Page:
Total numbers of alleles which have missense mutations are 6 of 63 (other than delta-GT mutation in exon 2, in more than 620 alleles) mutated alleles in NCF1 gene and the percentage of missense mutations in that mutated alleles are %9,5. The percentage of missense and all mutations (including delta-GT mutation) of NCF1 gene in the overall mutations of AR-CGD is %0.6 and %66.4, respectively (table 3 and 4). So, this high percentage due to the high number of delta-GT mutation in exon 2 of NCF1 gene and is more than all the mutations in AR-CGD (table 5). This deletion points is hot-spot mutation region for NCF1 gene.

5. NCF2 (Neutrophil Cytosolic Factor 2) gene

The neutrophil cytosolic factor 2 (NCF2) gene encoding p67-phox is localized on chromosome 1q25, has a size of about 40 kb and contains 16 exons and TRP1-4, AD, SH3a, PB1 and SH3b domains (figure 4) (7, 8). NCF2 gene, encoding p67-phox, has 41 different missense mutations in 171 mutated alleles (table 2c) (2, 4, 5, 6). Mutations in the NCF2 gene have been published by [Roos et al., (2)] and are reviewed in Human Gene Mutation Database, (HGMD;http://www.hgmd.cf.ac.uk/ac/all.php). P67-phox has a major role in the interaction of NADPH-oxidase subunits in cytoplasm and any difference in amino acid pattern of this phox protein may prevent the complex formation with other subunits (figure 1).

Figure 4.

Missense mutations in NCF2 gene, encoding p67-phox;NCF2 gene contains 16 exons. P67-phox contains TRP1-4, AD, SH3a, PB1 and SH3b domains. Mutation points in NCF2 gene and change in encoded 526 aa. of p67-phox represented in the figure (2).

Total numbers of mutated alleles leading AR-CGD in NCF2 gene are 171 and 41 of them are missense and percentage of missense mutations in that mutated alleles are %24 (table 2c) (2).Percentage of missense and all mutations of NCF2 gene in the overall mutations of AR-CGD is %4 and %16.6, respectively (table 3 and 4). Most prevalent missense mutations points in NCF2 gene is c.279C>G which causes p.Asp93Glu in p67-phox (table 5).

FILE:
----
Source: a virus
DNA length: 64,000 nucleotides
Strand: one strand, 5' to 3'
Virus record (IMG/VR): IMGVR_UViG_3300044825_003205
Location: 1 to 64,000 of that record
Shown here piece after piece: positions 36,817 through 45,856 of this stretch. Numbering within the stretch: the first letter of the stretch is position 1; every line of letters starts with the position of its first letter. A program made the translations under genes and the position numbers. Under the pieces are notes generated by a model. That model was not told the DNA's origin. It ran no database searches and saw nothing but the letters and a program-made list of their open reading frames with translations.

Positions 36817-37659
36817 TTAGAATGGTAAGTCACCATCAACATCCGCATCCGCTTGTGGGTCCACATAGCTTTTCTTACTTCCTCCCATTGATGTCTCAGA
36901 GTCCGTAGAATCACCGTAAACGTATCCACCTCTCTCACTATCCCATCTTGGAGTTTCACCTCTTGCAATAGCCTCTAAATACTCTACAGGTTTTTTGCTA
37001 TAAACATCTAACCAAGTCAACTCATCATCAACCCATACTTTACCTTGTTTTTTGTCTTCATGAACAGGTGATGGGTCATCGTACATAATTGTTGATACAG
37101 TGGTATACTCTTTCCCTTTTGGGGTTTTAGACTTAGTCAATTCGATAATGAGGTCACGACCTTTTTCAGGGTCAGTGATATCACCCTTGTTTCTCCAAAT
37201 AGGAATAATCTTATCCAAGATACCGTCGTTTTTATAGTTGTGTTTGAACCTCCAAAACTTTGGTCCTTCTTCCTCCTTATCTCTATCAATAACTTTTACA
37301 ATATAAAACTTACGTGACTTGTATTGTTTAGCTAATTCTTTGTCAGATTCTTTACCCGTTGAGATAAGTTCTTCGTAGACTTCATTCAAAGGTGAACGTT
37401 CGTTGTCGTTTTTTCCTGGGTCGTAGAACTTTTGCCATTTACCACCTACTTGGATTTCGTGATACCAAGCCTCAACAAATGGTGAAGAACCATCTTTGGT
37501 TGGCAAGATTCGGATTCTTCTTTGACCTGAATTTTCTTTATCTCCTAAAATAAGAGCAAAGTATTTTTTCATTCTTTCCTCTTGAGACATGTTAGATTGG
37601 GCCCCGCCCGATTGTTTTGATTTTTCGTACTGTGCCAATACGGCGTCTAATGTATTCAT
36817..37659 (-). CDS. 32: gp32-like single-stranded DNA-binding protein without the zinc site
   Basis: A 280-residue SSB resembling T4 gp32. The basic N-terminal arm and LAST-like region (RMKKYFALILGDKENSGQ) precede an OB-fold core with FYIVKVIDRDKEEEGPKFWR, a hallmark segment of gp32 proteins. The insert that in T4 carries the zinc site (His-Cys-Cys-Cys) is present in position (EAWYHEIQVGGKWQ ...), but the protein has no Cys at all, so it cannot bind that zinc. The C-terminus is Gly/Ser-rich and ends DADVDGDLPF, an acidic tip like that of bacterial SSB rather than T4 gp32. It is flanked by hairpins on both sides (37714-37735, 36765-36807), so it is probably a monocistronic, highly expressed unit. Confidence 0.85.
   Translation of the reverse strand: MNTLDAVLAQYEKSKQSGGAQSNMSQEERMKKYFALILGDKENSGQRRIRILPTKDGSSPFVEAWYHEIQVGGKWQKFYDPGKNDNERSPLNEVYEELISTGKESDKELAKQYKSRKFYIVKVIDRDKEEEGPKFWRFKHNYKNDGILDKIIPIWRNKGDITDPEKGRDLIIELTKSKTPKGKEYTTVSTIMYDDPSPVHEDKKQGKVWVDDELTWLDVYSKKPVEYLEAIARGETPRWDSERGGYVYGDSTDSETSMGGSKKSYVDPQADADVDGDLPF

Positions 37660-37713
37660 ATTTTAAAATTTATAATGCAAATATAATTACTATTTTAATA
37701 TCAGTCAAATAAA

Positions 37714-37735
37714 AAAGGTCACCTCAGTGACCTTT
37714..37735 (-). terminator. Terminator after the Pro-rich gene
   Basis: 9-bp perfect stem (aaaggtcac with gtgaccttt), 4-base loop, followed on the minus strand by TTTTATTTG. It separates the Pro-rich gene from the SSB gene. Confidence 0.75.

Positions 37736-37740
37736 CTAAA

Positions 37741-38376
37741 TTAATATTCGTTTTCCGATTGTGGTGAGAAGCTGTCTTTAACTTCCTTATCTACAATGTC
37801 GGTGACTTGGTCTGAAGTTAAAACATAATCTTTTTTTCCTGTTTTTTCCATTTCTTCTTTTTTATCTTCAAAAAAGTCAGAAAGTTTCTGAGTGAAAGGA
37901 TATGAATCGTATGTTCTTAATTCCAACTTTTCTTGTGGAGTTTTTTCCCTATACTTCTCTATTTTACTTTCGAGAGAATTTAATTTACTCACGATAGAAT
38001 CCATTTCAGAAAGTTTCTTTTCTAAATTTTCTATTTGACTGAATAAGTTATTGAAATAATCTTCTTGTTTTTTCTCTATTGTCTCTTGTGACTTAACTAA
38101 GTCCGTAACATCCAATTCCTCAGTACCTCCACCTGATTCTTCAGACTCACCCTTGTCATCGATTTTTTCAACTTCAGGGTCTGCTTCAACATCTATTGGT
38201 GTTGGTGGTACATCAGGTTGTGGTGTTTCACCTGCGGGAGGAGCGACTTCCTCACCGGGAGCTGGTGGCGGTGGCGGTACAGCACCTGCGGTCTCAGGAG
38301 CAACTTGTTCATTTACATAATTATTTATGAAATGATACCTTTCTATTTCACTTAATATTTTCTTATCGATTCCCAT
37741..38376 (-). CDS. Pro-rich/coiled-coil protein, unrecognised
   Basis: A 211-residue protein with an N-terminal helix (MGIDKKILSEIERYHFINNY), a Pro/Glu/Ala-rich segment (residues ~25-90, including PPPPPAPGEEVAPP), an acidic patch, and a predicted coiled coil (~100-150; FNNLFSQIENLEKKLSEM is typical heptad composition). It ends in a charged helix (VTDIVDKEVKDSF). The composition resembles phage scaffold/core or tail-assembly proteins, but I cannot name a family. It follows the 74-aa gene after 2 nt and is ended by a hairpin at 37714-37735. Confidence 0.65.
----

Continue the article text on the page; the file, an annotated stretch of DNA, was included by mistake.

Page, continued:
Table 2.

(a) Missense Mutation in CYBA gene. (b) Missense Mutation in NCF1 gene. (c) Missense Mutation in NCF2 gene.

Table 3.

Distribution of number and percentage of missense and all mutations in genes (CYBA, NCF1, NCF2 and NCF4) of AR-CGD.

Table 4.

Number and percentage of different missense mutations in genes (CYBA, NCF1, NCF2 and NCF4) of AR-CGD.

Table 5.

Most prevalent missense mutation in the genes of AR-CGD.

6. NCF4 (Neutrophil Cytosolic Factor 2) gene

NCF4 gene encoding p40-phox with 339 amino acids is localized on chromosome 22q13.1 has a size of about 4,4 kb and contains 10 exons. P40-phox interacts primarily with p67-phox. Up to know, the first mutation in NCF4 gene was founded in a family with compound heterozygote mutations and one of the mutations was a missense with c.314G>A in one allele, which causes change in p.Arg105Gln amino acid in the structure of p40-phox (2, 9).

7. Conclusion